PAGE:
- Now is your chance to vote on the most irritating "new economy" buzzspeak that ought to be sent permanently packing to the "burst bubble hall of fame."
- Pull down the shade, "which means to get to the point and not tell a long story. This has to go."
- Dashboards, as in "where are we going, how fast, and what am I doing in this handbasket." Also officing, as in "I office, you office, he-she-it offices. Wouldn't it be nice to see these words returned to the automobile and the proper part of speech?"
- Work smarter, a "phrase that usually means that management has denied my salary increase but increased my workload."
- Benchmarking, "known in the old days as keeping up with the competition, this expression has all the wit of the kid who got busted in grade school for putting graffiti on the benches. In fact, maybe he's the one who foisted the phrase on us in the first place."
- Identity branding. "Madison Avenue was throwing slogans and logos at us for many decades before some genius came up with this one. Somebody pull the branding iron out of the fire and let's go put a mark on the genius."
- Stakeholders. "I can see the efficiency of consolidating all the terms for customers, vendors, affiliates etc. It's just that every time I hear this buzzword I picture the waiter clutching my Tri-Tip in his hands before finally putting it on the plate."
- Connect the dots and low-hanging fruit. "When used by new management it invariably means 'they brought me in and paid me alot of money to try something new. It didn't work out and we lost millions of dollars so now we are going back to our roots to connect the dots and focus on the low-hanging fruit.'
- Translation: The management that went before was actually pretty darn good. Too bad we sacked their pension fund."
- Noted, as in, " 'Did you get the results from your group's evaluation?' Answer: 'Noted.' What does 'noted' mean? Is the answer yes or no? Does this person not want to be held accountable?"
- Reorganize, " 'Please vote this proxy to reorganize your mutual fund,' as in 'we are combining all our blown-up funds into one so if you ever want to see your money again please put a 'yes' in the red box.' "
- Re-stated earnings are in line with expectations,"as in these numbers are
- lower than before but at least they are real."
- Heads-up. "After all, it seems we've had our collective heads up our
- collective >>>> oops, long enough."
- Thinking outside the box, living our mission statement, paradigm shift. "These need to go. Right now. Go, and don't look back."
- Digitalwise. "Eliminate or drastically reduce the use of adding 'wise' to other words."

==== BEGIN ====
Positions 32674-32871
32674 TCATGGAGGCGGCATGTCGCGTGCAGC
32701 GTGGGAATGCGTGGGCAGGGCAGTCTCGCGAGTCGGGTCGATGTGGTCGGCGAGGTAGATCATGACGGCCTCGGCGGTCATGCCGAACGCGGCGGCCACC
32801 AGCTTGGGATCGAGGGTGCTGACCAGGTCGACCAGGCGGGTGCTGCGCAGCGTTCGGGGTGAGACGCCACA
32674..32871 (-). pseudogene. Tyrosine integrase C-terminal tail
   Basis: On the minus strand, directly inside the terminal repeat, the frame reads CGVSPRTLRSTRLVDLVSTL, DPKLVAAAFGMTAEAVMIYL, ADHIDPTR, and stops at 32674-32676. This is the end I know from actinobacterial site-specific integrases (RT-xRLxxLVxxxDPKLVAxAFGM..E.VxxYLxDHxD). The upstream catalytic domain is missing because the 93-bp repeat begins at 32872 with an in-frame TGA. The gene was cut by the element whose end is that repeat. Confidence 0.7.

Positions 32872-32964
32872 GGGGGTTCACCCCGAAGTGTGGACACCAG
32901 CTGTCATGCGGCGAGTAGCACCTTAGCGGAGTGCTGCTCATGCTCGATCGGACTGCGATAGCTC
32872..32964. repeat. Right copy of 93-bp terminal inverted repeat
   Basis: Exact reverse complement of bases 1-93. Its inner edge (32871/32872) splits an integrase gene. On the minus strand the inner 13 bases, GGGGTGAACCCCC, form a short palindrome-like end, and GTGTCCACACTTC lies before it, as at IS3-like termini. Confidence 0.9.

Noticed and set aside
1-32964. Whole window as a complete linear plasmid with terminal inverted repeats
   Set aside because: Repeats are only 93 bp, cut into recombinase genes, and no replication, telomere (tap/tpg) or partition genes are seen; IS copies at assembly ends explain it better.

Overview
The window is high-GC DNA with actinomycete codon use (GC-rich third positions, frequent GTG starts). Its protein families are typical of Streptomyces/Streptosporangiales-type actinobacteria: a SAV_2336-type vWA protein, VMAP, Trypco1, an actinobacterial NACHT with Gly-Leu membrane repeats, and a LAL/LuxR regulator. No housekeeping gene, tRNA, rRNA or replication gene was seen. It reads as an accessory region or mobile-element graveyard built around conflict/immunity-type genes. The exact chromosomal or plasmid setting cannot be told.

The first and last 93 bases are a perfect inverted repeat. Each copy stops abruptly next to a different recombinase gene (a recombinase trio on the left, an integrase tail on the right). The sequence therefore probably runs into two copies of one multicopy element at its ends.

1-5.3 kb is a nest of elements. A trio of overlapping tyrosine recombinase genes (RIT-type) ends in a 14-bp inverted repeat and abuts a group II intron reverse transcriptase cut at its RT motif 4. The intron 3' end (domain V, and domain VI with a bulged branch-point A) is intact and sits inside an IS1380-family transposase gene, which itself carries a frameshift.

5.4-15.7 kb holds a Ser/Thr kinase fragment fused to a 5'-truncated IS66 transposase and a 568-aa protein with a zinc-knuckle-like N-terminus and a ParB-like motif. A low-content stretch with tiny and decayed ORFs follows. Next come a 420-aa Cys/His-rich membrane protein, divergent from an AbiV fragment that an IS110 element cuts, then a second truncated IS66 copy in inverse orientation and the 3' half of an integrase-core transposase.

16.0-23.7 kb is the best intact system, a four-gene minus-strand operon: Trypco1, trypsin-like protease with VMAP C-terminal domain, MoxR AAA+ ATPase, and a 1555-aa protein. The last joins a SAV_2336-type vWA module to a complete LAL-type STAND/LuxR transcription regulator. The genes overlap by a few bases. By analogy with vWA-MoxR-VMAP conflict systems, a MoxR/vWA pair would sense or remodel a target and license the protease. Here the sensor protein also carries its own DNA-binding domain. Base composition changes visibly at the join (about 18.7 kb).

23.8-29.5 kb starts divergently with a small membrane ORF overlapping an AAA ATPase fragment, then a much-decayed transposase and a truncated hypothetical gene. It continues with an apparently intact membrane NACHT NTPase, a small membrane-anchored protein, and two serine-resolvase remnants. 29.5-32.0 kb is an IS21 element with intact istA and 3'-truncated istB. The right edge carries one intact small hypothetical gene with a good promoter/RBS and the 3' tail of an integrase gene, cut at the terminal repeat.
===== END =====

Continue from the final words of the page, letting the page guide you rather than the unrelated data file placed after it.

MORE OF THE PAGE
- Downsizing, rightsizing, smartsizing. "Layoffs of the small folks so the big folks can keep their jobs even though they are the ones who could not anticipate a financial crisis." (We received numerous submissions for these buzzwords, including the note that "right-sizing should be down-sized.")
- Upskill, as in, " 'If you do not upskill yourself, you will be unemployable/underemployable, we may be forced to downsize/smartsize our organization, in this current economic climate.' Yeah, a 'diplomatic' way of saying we don't want to pay you any more, however we still need the benefit of your intellectual capital so you are welcome to work here while we pick your brain!!"
- Proactive. "What that means is, we're going to second-guess the problem the customer will have next, 'fix it,' and not have to be 'reactive' (another word to eliminate!). However, we'll guess wrong, and then have to do ANOTHER 'fix' to change the real problem. Managers don't care, but the worker-bees working lots of hours (on
- salary, not overtime!) making all these changes don't particularly like it!"
- Charged, "as in 'I've been charged with leading this project.' Isn't 'I'm leading this project' simple enough?"
- Partnering surely needs to go.
- Ibid for value-added.
- Push back, a term "invariably uttered by your boss when another department head doesn't agree with the proposal you're carrying. 'You should go push back on him.' No. He already said no, do your own pushing."
- Critically important. "Something can be critical, and it can be important, but when it becomes critically important it seems to diffuse any importance or criticalness the thing might have actually had. In other words, my B.S. radar is up!"
- The fundamentals have changed. " 'The
- fundamentals have changed, so please buy my stock, but don't expect my
- company to actually earn money like those stodgy Fortune 500 companies
- of old.' Fundamentals don't change. That's why they call them fundamentals!"
- We'll go from there. "I have found that people who use that phrase are either hiding from whatever 'there' refers to, or are too short-sighted and lazy to see where 'there' really is. Drives me crazy and makes me suspicious. 'There' is usually good for CEOs, bad for everyone else, especially workers."
- Impact, "as in 'increased activity in the Asian markets impacts our bottom line.' Not only is it clunky prose, it is incorrect! Worse: 'has impacted,' which any
- dentist will tell you means your wisdom teeth need to be extracted."
- At the end of the day, as in, "At the end of the day we'll fire 17,000 people and file Chapter 11."
- Disconnect, as in, "Oops, we put 4 billion in the wrong column. Darn. Must've been a disconnect."
- Synergy/synergistic, as in the most overused word in technology-company marketing materials. Evah.
- Grow, as in, "Let's grow the biz, make a gazillion dollars off shareholders, then sell it all before anyone knows we're under SEC investigation."
At the end of the day
Thinking outside the box
Take it offline
On the runway
Get on the same page
On the same page